Diabetes and Vitamin A, D, E and K: Can Fat Soluble Vitamins Fight Diabetes?

by Cindy

Fat Soluble Vitamins And Diabetes

Many diabetic patients are interested in reducing blood sugar levels using natural methods such as diet, exercise and natural herbs for diabetes. There are many natural supplements that are being studied for their role in glucose metabolism within the body. Fat soluble vitamins have been carefully studied for their role as a therapeutic agent in diabetic patients.

What Are Fat Soluble Vitamins?

Vitamins are natural substances that are found in food sources and are required by the body for the normal function of the human body. Vitamins are divided into two categories: water soluble and fat soluble.

  • Water soluble vitamins are those that dissolve in water and these vitamins are vitamin C and the B vitamins.
  • Fat soluble vitamins are dissolved in fats and can be stored by the body for longer periods of time than water soluble vitamins. There are four fat soluble vitamins: vitamin A, D, E and K. 

Fat Soluble Vitamin A Facts

Vitamin A, also known as retinol, is a fat soluble vitamin that plays a role in skin, tooth and bone health.  It is also important for good night vision. Vitamin A is also a power anti-oxidant and can help remove dangerous, cancer causing molecules from the body.  Natural sources of vitamin A include:

  • Dairy Products
  • Liver
  • Eggs
  • Orange Vegetables like carrots, sweet potatoes and squash
  • Apricots
  • Cantaloupe

Vitamin A deficiency is relatively rare but when it does occur patients will experience dry skin, poor vision, difficulty seeing at night, intestinal upset and diarrhea.  Vitamin A deficiency can lead to blindness in children.

It is more common for patients to experience vitamin A toxicity because this fat soluble vitamin can be stored in the liver and overconsumption of supplements can result in toxic levels of vitamin A.

Symptoms of vitamin A toxicity include:

  • Nausea
  • Loss of Appetite
  • Hair Loss
  • Growth Restriction
  • Liver and Spleen Enlargement
  • Bone Pain
  • Skin Changes

Vitamin A and Diabetes

At this time, there is relatively little research of the effects of vitamin A on type 2 diabetes.  Vitamin A is more widely used to promote healthy skin and in the treatment of skin disorders like acne. Patients with diabetes should make an effort to eat a well balanced diet to obtain the proper amounts of vitamin A.  Excessive amounts of vitamin A can be toxic and should be avoided.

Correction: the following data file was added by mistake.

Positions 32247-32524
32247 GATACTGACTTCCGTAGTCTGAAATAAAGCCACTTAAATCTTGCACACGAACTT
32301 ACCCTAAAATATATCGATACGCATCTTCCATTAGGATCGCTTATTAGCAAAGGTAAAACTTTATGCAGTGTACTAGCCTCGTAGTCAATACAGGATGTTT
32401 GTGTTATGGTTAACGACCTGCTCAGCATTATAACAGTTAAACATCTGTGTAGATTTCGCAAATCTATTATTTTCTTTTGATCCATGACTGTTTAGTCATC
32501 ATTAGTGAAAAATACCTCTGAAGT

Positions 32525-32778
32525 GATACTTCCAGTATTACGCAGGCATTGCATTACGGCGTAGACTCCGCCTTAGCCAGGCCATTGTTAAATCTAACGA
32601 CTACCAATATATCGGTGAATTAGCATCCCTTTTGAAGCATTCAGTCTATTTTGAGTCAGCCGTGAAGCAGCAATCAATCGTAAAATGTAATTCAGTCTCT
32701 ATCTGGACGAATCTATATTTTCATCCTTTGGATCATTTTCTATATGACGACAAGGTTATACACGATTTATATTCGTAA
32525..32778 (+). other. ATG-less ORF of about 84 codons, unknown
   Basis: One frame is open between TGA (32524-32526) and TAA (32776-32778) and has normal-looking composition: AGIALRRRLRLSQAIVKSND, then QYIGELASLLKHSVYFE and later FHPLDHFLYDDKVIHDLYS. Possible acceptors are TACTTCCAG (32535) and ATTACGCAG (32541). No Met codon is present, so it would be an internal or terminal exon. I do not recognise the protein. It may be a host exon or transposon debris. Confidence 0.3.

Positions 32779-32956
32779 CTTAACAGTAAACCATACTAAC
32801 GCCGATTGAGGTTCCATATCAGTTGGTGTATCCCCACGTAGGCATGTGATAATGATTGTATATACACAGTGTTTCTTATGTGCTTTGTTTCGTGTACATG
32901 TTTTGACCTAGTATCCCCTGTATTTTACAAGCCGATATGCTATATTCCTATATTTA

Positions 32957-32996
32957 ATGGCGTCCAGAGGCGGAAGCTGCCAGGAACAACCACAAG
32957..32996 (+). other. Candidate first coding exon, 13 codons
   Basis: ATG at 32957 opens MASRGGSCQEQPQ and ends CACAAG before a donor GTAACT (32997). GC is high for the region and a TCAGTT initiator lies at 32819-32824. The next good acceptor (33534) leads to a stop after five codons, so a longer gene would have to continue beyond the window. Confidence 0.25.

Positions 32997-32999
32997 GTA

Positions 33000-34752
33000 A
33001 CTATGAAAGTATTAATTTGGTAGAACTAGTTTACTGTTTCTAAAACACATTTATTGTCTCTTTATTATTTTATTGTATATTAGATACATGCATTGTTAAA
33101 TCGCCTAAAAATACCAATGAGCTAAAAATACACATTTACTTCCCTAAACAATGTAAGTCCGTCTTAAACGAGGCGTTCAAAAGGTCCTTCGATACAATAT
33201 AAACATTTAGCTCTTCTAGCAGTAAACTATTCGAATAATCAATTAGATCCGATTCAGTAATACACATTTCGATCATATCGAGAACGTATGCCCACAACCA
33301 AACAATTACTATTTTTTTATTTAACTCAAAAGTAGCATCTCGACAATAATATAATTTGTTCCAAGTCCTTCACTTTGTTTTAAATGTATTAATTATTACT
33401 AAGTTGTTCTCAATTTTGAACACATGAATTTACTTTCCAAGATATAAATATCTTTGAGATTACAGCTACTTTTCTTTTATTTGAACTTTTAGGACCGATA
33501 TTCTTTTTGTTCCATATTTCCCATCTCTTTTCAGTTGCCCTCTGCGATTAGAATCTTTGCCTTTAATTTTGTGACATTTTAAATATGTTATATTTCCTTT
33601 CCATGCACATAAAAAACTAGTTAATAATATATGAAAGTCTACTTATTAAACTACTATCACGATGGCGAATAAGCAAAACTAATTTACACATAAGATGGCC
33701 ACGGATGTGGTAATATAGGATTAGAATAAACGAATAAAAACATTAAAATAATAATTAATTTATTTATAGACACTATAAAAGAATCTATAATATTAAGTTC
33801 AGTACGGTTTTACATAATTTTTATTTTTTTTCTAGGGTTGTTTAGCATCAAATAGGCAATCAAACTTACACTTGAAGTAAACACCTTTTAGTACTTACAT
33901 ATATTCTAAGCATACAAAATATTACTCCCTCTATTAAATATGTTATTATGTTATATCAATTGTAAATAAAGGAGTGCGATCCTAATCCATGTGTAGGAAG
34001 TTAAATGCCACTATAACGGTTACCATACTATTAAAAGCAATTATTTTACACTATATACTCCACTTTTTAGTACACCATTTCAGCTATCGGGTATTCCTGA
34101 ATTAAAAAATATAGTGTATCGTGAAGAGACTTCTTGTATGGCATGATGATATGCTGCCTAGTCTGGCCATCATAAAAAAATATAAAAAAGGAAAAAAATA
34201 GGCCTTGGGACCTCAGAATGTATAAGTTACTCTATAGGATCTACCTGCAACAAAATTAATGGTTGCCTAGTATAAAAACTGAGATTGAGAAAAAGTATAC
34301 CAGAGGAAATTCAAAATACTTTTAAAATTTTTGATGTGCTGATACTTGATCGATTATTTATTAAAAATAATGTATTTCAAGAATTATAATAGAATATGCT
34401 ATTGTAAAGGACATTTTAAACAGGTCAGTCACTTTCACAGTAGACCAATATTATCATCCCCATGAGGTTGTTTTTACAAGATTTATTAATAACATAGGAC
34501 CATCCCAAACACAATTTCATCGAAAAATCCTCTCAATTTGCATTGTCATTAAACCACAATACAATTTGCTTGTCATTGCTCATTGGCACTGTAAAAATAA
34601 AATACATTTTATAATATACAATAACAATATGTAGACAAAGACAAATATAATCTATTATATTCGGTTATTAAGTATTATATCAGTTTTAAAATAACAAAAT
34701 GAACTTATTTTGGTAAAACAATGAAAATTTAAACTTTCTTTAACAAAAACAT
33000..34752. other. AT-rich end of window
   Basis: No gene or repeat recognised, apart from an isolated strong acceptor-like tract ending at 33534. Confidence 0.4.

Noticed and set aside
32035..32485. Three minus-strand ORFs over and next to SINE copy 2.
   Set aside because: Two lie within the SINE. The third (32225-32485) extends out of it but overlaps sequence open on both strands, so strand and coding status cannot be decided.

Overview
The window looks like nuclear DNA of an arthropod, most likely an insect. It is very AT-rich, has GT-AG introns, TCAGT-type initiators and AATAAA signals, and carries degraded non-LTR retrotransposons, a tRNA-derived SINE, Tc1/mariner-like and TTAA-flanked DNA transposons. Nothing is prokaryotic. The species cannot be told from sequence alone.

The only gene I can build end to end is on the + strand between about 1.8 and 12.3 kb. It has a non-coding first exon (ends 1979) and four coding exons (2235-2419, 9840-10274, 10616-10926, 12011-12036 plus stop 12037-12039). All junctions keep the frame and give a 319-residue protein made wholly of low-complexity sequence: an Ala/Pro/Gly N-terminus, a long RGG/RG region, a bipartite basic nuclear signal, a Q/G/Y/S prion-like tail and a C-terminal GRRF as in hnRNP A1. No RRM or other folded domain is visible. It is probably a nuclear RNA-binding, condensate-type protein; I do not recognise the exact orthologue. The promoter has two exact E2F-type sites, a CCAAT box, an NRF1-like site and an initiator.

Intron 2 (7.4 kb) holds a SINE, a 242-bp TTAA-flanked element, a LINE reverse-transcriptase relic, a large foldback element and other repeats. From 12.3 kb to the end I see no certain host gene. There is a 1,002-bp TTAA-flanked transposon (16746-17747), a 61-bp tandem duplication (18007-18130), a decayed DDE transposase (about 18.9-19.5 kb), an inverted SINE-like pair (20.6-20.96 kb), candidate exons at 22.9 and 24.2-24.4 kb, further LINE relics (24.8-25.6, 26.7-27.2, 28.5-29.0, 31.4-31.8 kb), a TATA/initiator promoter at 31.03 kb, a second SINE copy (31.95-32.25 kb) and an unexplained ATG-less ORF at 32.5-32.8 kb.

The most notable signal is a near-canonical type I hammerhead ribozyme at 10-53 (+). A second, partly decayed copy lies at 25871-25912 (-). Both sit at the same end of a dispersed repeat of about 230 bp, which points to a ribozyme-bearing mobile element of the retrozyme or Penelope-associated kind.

Fat Soluble Vitamin D Facts

Vitamin D is another fat soluble vitamin that has been closely studied for its role in numerous processes within the body.  Vitamin D is best known for its role in the regulation of bone health through maintaining the balance of calcium and phosphorus. It is recommended that adults receive at least 400 IU of vitamin D every day to keep the body healthy.  Natural sources of vitamin D include:

  • Fortified Dairy Products
  • Sardines
  • Herring
  • Salmon
  • Exposure to Sunlight

Vitamin D deficiency can result in severe health problems such as osteoporosis and rickets. 

Vitamin D and Diabetes

In addition, vitamin D deficiency has been linked to many other health problems such as cancer, diabetes and depression.  Click here to learn more about how vitamin D and diabetes are related.

Fat Soluble Vitamin E Facts

Vitamin E is a fat soluble vitamin that is known for its anti-oxidant properties.  In addition, vitamin E plays a role in keeping the body’s cells healthy and in the use of fatty acids.  Vitamin E is present in a large variety of food sources, such as:

  • Butter
  • Margarine
  • Green Leafy Vegetables
  • Nuts
  • Eggs
  • Whole Grain Foods

Past research has suggested that vitamin E may help prevent heart disease and cancer but more recent studies do not support this claim. Vitamin E deficiency and toxicity are both quite rare. 

Vitamin E and Diabetes

Likely vitamin A, few studies have been conducted to examine the relationship between this important fat soluble vitamin and diabetes.  Vitamin E is relatively easy to obtain through the diet.  Patients with diabetes can obtain adequate amounts of this vitamin through a healthy diet.

Fat Soluble Vitamin K Facts

Vitamin K is the fourth fat soluble vitamin.  It is well known for its role in blood clotting and bone production. Natural sources of fat soluble vitamin K are:

  • Green Leafy Vegetables
  • Broccoli
  • Certain Oils such as soybean, canola and olive oil
  • Liver

Vitamin K deficiency can be life threatening because patients may experience uncontrolled hemorrhage due to an inability for the blood to clot.

Vitamin K and Diabetes

Vitamin K has not been widely studied for use in diabetic patients.  There are a few isolated studies that examine the risk of fracture in diabetic patients who are vitamin K deficient.  Vitamin K is being more aggressively studied for use in treating osteoporosis and because there appears to be a link between hip fractures and low vitamin K levels.   As more studies are conducted it is possible that vitamin K may eventually be used for diabetic patients who have bone loss and are at risk for fractures.  Vitamin K can be obtained very easily through the diet and patients who are on certain blood thinners should never change their vitamin K intake without consulting their physician.

Fat soluble vitamins are an important part of regulating overall health.  The use of supplemental fat soluble vitamins for diabetes has not been widely studied, with the exception of vitamin D. Vitamin D appears to be linked to many chronic health conditions, including diabetes.  At this time there is no evidence to suggest the supplementation of any other fat soluble vitamins for diabetic patients.  For more information about vitamin D deficiency and diabetes, read our article Diabetes, Vitamin D Deficiency and Depression!

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